Author + information
- Peter Würtz, PhD†,‡,
- Antti J. Kangas, MSc†,
- Pasi Soininen, PhD†,§,
- Terho Lehtimäki, MD, PhD‖,
- Mika Kähönen, MD, PhD¶,
- Jorma S. Viikari, MD, PhD#,
- Olli T. Raitakari, MD, PhD∗∗,††,
- Marjo-Riitta Järvelin, MD, PhD‡‡,§§,‖‖,¶¶,
- George Davey Smith, MD, PhD##∗∗∗∗ ( and )
- Mika Ala-Korpela, PhD†,§,¶¶∗∗∗
- †Computational Medicine Research Group, Institute of Health Sciences, University of Oulu, Oulu, Finland
- ‡Institute for Molecular Medicine Finland, University of Helsinki, Helsinki, Finland
- §NMR Metabolomics Laboratory, School of Pharmacy, University of Eastern Finland, Kuopio, Finland
- ‖Department of Clinical Chemistry, Fimlab Laboratories, University of Tampere, Tampere, Finland
- ¶Department of Clinical Physiology, University of Tampere and Tampere University Hospital, Tampere, Finland
- #Department of Medicine, University of Turku and Turku University Hospital, Turku, Finland
- ∗∗Research Centre of Applied and Preventive Cardiovascular Medicine, University of Turku, Turku, Finland
- ††Department of Clinical Physiology and Nuclear Medicine, Turku University Hospital, Turku, Finland
- ‡‡Department of Epidemiology and Biostatistics, MRC-HPA Centre for Environment and Health, School of Public Health, Imperial College London, London, United Kingdom
- §§Department of Children and Young People and Families, National Institute for Health and Welfare, Oulu, Finland
- ‖‖Institute of Health Sciences and Biocenter Oulu, University of Oulu, Oulu, Finland
- ¶¶Oulu University Hospital, Oulu, Finland
- ##Medical Research Council Centre for Causal Analyses in Translational Epidemiology, University of Bristol, Bristol, United Kingdom
- ∗∗∗Computational Medicine, School of Social and Community Medicine, University of Bristol, Bristol, United Kingdom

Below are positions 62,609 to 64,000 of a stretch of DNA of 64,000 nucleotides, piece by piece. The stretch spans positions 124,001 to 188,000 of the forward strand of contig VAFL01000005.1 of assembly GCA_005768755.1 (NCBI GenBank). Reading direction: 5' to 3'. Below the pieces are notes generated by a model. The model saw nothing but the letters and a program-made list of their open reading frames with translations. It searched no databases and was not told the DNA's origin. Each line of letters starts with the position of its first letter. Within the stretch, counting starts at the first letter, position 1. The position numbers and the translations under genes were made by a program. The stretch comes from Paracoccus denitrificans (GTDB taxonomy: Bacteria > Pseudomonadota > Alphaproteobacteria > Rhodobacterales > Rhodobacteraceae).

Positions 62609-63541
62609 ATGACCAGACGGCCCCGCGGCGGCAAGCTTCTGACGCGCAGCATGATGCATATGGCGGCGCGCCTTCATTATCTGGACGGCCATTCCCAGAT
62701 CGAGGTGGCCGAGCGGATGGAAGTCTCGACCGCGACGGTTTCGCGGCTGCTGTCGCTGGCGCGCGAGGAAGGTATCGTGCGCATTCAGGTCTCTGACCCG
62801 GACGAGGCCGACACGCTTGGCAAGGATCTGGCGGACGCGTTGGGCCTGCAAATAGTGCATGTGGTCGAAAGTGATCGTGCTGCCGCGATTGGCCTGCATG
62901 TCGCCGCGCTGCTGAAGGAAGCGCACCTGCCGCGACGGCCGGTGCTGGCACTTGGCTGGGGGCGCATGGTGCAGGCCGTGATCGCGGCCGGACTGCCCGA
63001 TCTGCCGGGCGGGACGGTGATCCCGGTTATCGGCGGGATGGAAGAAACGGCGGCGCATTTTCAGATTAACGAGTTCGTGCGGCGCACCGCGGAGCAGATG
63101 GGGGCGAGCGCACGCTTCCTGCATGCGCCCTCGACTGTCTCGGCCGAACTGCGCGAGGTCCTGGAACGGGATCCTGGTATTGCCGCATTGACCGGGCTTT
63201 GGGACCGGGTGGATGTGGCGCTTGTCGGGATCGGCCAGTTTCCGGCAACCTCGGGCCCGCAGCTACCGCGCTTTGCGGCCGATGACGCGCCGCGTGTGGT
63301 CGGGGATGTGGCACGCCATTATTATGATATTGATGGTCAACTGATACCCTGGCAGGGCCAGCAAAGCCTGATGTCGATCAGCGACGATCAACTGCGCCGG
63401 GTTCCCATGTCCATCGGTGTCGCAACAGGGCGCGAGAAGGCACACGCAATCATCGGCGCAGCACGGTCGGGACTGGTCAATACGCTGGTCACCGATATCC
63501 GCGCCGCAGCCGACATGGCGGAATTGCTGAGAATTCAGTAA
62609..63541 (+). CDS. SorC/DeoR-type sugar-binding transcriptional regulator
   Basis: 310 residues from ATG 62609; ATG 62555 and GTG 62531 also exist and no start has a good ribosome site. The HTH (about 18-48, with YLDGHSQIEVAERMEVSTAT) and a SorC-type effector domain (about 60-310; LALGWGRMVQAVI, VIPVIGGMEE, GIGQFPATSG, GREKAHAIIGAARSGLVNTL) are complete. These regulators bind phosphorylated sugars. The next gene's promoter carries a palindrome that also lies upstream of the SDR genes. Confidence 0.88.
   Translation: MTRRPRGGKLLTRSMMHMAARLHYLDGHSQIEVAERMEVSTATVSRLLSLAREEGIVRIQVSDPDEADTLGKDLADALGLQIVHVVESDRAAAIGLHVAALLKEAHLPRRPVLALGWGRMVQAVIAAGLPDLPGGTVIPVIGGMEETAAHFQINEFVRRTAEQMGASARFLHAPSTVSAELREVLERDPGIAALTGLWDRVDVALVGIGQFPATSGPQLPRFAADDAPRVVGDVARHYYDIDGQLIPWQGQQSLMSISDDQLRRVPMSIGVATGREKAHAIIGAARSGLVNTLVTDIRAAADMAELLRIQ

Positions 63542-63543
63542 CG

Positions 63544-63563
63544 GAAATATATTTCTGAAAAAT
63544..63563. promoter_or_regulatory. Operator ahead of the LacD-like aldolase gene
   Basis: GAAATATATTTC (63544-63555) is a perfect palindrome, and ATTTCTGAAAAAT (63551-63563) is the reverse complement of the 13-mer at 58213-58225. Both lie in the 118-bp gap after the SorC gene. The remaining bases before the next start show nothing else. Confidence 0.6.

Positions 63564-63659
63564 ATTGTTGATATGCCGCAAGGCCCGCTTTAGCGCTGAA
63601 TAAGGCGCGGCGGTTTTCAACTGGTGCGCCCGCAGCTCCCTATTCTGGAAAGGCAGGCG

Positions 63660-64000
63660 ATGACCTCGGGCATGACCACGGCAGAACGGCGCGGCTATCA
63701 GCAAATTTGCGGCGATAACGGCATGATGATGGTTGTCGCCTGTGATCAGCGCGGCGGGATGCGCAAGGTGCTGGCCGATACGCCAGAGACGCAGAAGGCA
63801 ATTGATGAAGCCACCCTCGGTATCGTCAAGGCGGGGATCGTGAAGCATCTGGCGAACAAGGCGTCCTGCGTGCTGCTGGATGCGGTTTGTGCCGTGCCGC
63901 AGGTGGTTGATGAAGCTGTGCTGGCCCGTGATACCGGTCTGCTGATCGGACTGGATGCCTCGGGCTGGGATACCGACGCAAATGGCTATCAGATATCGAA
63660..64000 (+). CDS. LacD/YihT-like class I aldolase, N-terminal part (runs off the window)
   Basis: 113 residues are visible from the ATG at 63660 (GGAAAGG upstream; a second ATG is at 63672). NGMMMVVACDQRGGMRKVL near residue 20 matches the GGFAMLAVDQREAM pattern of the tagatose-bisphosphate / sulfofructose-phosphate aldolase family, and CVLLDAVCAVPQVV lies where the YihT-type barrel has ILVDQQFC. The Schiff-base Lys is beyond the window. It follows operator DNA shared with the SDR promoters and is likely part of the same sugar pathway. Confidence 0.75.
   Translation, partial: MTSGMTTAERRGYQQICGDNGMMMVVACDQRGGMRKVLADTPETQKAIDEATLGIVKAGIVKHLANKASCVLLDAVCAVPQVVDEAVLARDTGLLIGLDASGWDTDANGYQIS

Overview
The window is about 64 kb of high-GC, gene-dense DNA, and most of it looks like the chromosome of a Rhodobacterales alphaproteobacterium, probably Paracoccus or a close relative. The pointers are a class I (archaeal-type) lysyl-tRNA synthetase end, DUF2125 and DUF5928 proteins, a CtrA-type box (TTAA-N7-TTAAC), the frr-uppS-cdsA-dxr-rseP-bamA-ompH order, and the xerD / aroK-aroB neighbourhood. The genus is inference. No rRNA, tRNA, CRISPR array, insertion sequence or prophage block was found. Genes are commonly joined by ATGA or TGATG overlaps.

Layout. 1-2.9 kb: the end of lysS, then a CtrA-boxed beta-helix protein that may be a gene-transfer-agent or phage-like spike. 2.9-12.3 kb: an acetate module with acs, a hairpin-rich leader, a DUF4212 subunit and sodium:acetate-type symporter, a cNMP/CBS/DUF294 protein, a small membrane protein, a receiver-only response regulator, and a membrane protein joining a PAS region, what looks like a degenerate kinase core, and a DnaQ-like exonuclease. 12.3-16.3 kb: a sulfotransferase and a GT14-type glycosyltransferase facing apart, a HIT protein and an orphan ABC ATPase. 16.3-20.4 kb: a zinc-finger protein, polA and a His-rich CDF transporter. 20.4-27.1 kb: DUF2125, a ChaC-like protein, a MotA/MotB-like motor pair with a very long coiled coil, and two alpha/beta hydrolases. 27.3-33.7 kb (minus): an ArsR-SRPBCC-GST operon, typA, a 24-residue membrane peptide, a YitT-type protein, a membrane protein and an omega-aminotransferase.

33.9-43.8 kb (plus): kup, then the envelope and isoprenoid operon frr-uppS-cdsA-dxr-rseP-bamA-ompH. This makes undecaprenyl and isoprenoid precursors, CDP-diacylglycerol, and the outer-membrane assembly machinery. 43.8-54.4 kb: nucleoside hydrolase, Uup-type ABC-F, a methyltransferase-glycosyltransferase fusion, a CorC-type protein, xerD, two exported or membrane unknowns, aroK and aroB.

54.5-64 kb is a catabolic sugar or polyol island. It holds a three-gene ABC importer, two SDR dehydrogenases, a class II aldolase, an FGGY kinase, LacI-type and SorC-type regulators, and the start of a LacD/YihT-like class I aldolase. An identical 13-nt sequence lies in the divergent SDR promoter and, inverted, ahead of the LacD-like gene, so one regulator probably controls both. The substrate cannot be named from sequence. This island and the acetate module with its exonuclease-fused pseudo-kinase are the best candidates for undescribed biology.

- ↵∗MRC Integrative Epidemiology Unit, School of Social and Community Medicine, University of Bristol, Oakfield House, Oakfield Grove, Bristol, BS8 2BN, United Kingdom
To the Editor:
Mendelian randomization is increasingly used to infer causality in observational epidemiology (1). Confounding factors are then minimized through the random assignment of genetic predisposition. In recent extensive Mendelian randomization studies, remnant cholesterol (remnant-C) has been advanced as a causative risk factor for ischemic heart disease, independently of high-density lipoprotein (HDL) cholesterol (2,3). Remnant-C is understood as the cholesterol carried in the triglyceride-rich very-low-density lipoprotein (VLDL) and intermediate-density lipoprotein (IDL) particles together with chylomicrons in the nonfasting state. It is well established that small VLDL and IDL particles (i.e., those with the highest content of cholesterol in the remnant particle category) can penetrate the arterial wall and become retained in the intima. Thus, a causal role of remnant-C is physiologically plausible. However, implying causality by using Mendelian randomization is, in many cases, not appropriate (1). Genes that regulate lipoprotein metabolism are rarely specific for 1 lipid measure or a single lipoprotein (4).
We applied detailed lipoprotein subclass profiling to illustrate the inherent pleiotropy of the lipid-related genetic variants used to examine causality of remnant-C by Varbo et al. (2). We used nuclear magnetic resonance (NMR) spectroscopy to quantify 14 lipoprotein subclasses as well as multiple lipid measures and circulating metabolites (4) from 10,547 fasting serum samples from 3 population-based cohorts of adolescents and young adults in Finland. Figure 1 shows an association heat map of the lipid genes from the study by Varbo et al., with various lipoprotein and metabolite measures to clarify the specificity or pleiotropy of the genetic loci.